One of the biggest questions we get when guests are planning a fishing trip with us at the Rivers Inlet Sportsman’s Club is should I come in July or August & what is the difference? In a nutshell, we can have our best fishing on any given day during our brief eight-week summer season. Why only 8 weeks? This is when the overlapping salmon runs in our area are at their peak, affording our guests the best opportunity for consistent fishing. The returning runs of Chinook/King salmon start to appear in Rivers Inlet in early May & are around until October. However, we wait until July to open the lodge as this is when the schools of migrating coho/silver salmon typically get plentiful. That way our guests get the best chance to catch the famous trophy sized Rivers Inlet Chinook salmon, in combination with the action of the abundant schools of hard fighting coho. And of course, the excellent halibut, lingcod fishing which is also nearby the lodge & accessible.
What does happen through the summer is that the coho salmon get larger in size & more voracious with each passing week. By the end of August, they are typically averaging 12 lbs. We usually have a few on the scales in the 19-20 lb. range! Hands-down, my favourite time to fish in Rivers Inlet is in late August when the big aggressive “hooked nosed” Northern coho move in thick & they are hard to keep off your line.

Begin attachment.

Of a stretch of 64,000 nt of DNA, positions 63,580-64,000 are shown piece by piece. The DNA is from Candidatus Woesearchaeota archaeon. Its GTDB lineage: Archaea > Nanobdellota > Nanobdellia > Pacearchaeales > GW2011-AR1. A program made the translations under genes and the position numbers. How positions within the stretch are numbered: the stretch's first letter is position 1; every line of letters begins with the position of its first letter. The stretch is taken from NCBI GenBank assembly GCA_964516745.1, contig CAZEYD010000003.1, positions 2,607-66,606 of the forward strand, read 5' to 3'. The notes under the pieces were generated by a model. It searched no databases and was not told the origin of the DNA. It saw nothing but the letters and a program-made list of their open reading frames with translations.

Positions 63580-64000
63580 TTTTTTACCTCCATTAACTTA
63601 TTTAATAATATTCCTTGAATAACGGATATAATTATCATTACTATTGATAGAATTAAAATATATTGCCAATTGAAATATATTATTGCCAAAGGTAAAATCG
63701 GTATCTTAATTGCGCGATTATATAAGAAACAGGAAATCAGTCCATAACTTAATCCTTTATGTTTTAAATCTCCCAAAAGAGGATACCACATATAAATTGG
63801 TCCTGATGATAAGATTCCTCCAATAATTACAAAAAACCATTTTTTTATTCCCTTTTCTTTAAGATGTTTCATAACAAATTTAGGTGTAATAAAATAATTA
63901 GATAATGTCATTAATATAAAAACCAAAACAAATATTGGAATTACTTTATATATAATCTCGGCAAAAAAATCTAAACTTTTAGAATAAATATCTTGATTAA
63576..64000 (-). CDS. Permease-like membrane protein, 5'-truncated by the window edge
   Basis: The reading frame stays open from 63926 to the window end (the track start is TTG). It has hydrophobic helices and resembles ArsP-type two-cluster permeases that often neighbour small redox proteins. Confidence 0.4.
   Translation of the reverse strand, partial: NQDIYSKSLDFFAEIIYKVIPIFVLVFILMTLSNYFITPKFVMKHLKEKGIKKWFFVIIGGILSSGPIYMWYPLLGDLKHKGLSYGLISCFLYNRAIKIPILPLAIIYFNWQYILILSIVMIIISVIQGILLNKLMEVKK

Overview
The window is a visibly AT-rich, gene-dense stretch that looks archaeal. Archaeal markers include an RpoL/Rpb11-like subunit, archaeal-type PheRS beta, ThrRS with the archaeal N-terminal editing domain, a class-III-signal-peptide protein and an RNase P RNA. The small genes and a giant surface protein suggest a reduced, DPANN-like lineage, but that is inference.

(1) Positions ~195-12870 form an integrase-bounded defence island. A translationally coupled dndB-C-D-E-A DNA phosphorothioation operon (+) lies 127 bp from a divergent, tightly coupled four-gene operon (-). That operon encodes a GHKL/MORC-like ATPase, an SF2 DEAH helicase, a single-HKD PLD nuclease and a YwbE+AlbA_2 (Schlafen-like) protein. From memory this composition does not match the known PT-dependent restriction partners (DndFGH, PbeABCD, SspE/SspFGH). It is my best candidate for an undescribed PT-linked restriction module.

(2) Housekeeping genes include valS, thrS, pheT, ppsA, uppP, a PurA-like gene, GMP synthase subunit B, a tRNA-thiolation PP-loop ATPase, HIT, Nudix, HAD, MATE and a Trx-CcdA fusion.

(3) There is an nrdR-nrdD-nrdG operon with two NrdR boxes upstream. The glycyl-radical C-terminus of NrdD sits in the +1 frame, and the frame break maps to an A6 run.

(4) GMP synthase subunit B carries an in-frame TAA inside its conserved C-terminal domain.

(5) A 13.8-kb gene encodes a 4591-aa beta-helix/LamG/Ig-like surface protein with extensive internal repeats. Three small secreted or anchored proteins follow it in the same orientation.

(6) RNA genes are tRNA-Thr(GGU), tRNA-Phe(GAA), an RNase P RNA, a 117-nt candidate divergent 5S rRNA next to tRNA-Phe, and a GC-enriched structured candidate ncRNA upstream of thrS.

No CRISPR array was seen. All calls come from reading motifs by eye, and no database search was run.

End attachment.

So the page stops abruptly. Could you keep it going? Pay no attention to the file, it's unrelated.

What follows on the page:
Why? I think somewhere along my fishing journey I burned myself out from guiding every day all summer long season after season. Too many passes back & forth looking for the big one at “the Wall & ‘the Dome’ (my favourite), & various other nearby trophy salmon haunts. Some days there was more bait cutting than bites & yes it was mostly at the Dome, alone! Diligently shifting your motor in & out of gear as you “mooched” your cut-plug herring with your rod tip right up against the kelp beds along the nooks & crannies & bays along the rocky shoreline where these sea monsters are known to lurk. It was well worth the wait when your patience, perseverance & meticulous attention to detail with your gear paid off & you hooked into a screamer & had the fish fight of a lifetime. However, this type of diligent, disciplined fishing is not for everyone, especially when the coho are calling (& biting) just a few yards offshore! After almost 40 summers at the lodge, my memory now blends one season into the next. So many fish, so many good times with countless characters, sizzling sunsets & so much laughter. What I do distinctly remember after so many days straight on the water, was longing for a day off & a one way ticket out of Rivers Inlet. All of that changed around mid-August when the BIG “hooked nosed” Northern coho started to show up. Everybody was energized & rejuvenated when double headers of hard fighting, acrobatic 15 lb. coho would start to happen at the Wall as “incidental catch” to hunting big trophy Chinook/Kings! The migrating coho are always resident during our July/August season. What happens is they just get bigger & bigger & thicker in numbers. Then the dense schools start to come inshore more & more & invade the known Chinook salmon fishing spots to the point that you can’t keep them off your hook. A good problem to have for sure & a great remedy against any late season “guide burn-out”! I remember back in the day that the excellent September coho fishing was our savior, quickly dissolving any yearning to get back to town, our missed lives, friends & girlfriends in the real world. I can only imagine a life so simple now where you had the luxury of that many days in a row on the water! They say that “youth is wasted on the young”! Apparently, it wasn’t on my kids, I hope. Now all in their late teens & early 20’s, they spent many summers at the lodge when they were growing up. Apparently, some of their best memories are of the late season coho sessions when the action was non-stop & it didn’t matter how many you lost or got to the boat. We were all chatting about these great times over dinner during the holidays on their recent trips home from various colleges & universities. It was nice to be reminded that they are truly lifetime fishing memories we all cherish!